Vale: Investors Pay For The Company's Long-Term Strategy

| About: Vale S.A. (VALE)
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Summary

Vale continues to increase iron ore production and proceeds with a huge iron ore project.

The company is not afraid to put additional supply on the already oversupplied market and seems ready to take even lower iron ore prices.

In the light of continuing downturn on the iron ore market, I think that Vale's 2015 dividend could be lower than in 2014.

Vale's (NYSE: VALE) shares remain under pressure following the continuing slump in iron ore prices. Currently, Vale's stock is falling victim of the problem that the company helped create - the chronic oversupply in the iron ore market. Once again, Vale delivered record iron ore production in the third quarter, producing as much as 85.7 million tons of iron ore. Despite falling prices, Vale continues to increase its iron ore production further.

The company's biggest move is scheduled for the end of 2016, when Vale's flagship iron ore project S11D should start production. Vale stated that this project achieved 37% of combined physical progress in the third quarter. Production at S11D should reach 90 million tons annually at full capacity. Given the size of the project, S11D is Vale's top priority. When asked about the project during the third quarter earnings call, Vale stated that it was no way that the company reduced the pace of investment in S11D. The company also stated that it believed that production from S11D could substitute the production outside Vale. This is exactly what the company is hoping for while increasing its iron ore production quarter by quarter.

The idea is simple: weaker players leave, Vale achieves big market share and enjoys improved prices. The exact same plan is probably in the minds of other big players like BHP Billiton (NYSE: BHP) and Rio Tinto (NYSE: RIO). In theory, the idea sounds good, but in practice, things are not that rosy. At some point, the increased production is unable to compensate for lower prices, at least in the short term. Vale produced $4319 million of operating cash flow in the third quarter of 2013. This year, third quarter operating cash flow stood at $2942. I see little signs that iron ore rebound will happen soon as big players continue to flood the market with production and keep telling investors that they are happy doing it. Vale relies on the economies of scale, and its third quarter iron ore cash cost was $24.7 per ton. Even taking into account the fact that Vale has to ship its ore to customers, the company has significant cushion should iron ore prices slip even lower.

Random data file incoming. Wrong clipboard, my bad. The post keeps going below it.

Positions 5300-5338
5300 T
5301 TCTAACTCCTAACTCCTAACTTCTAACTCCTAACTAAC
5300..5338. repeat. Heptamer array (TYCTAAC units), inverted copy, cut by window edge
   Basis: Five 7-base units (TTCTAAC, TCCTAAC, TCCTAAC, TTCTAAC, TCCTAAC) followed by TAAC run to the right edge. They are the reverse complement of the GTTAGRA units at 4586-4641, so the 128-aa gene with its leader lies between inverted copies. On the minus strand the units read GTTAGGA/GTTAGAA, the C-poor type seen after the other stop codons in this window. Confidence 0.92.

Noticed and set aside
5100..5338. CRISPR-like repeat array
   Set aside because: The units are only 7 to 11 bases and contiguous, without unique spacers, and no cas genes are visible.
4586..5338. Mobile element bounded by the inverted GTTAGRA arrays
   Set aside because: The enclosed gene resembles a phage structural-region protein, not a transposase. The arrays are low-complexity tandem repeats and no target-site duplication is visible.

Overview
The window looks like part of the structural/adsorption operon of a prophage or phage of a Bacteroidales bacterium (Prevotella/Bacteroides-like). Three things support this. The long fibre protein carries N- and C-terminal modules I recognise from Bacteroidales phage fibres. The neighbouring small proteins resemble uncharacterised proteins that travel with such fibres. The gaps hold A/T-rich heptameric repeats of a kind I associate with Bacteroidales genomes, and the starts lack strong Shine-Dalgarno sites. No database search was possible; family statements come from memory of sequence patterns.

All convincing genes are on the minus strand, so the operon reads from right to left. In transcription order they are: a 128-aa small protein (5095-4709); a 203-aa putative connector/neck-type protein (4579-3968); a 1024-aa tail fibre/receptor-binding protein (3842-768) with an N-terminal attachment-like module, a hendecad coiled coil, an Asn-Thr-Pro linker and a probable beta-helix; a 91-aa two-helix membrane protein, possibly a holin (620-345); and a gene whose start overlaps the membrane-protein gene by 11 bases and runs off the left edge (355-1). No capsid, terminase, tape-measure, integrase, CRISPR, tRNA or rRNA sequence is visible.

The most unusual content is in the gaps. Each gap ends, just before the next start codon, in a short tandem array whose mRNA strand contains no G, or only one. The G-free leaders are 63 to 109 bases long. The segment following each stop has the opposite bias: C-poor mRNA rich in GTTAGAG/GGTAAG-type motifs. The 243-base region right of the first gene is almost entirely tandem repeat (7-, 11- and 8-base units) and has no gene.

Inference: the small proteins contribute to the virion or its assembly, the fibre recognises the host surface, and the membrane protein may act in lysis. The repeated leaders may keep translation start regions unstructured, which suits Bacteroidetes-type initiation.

However, as prices drop, the stock follows. In fact, Vale's shares currently trade at levels seen at the end of 2008. Yes, the company pays a dividend, whose minimal level is proposed at the beginning of the year. This year, Vale distributed $4.2 billion in dividends. Those who buy Vale's shares at current levels could enjoy juicy yields if this dividend is reiterated in 2015. However, the story of Seadrill (NYSE: SDRL) has taught investors how easy a big dividend could be cut to zero if market conditions are bad. I'm not stating Vale will eliminate its dividend, but the company will surely examine a decrease of the dividend from this year's level and could come to a decision to save some cash. Vale needs to finance its most important growth project, and this will remain the top priority for the next two years.

I think that iron ore market will remain depressed in the near to mid-term because of the constant addition of new supply from the big miners. I also don't think that weaker players will be fast in cutting their production. The story of coal highlighted the fact that weaker companies are reluctant to cut production until they are absolutely in dire straits. Therefore, I think there is uncertainty about Vale's future dividend level as the company is betting heavily on iron ore. In my view, this uncertainty will continue to weigh on Vale's shares in the coming months.

Disclosure: The author has no positions in any stocks mentioned, and no plans to initiate any positions within the next 72 hours.

The author wrote this article themselves, and it expresses their own opinions. The author is not receiving compensation for it (other than from Seeking Alpha). The author has no business relationship with any company whose stock is mentioned in this article.